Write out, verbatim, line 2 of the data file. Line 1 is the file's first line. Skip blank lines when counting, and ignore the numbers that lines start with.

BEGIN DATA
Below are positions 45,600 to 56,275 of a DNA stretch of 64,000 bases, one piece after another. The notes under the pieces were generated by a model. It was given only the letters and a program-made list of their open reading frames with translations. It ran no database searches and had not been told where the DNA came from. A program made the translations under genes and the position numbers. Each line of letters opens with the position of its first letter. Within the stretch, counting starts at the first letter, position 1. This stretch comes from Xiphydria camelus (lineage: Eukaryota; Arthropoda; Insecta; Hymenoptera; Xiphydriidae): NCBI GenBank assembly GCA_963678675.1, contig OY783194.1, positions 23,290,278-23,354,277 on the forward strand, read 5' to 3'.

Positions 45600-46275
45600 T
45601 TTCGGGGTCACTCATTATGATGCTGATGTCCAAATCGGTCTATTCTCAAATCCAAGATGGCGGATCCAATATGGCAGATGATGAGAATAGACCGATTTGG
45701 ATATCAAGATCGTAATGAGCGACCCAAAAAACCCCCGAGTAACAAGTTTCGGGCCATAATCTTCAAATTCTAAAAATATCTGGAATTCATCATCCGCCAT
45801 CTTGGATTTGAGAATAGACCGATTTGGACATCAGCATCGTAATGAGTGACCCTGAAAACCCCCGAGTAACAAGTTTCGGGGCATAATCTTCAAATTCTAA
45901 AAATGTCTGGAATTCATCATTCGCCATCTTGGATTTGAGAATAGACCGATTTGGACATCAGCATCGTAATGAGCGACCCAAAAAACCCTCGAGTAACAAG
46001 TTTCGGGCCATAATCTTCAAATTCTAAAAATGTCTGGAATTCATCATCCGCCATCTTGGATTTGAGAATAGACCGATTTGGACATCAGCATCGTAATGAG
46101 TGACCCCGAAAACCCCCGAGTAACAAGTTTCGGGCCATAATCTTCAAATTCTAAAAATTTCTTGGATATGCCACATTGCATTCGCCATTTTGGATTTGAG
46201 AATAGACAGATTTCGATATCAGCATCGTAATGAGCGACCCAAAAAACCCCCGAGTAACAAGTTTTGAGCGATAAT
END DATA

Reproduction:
Positions 45600-46275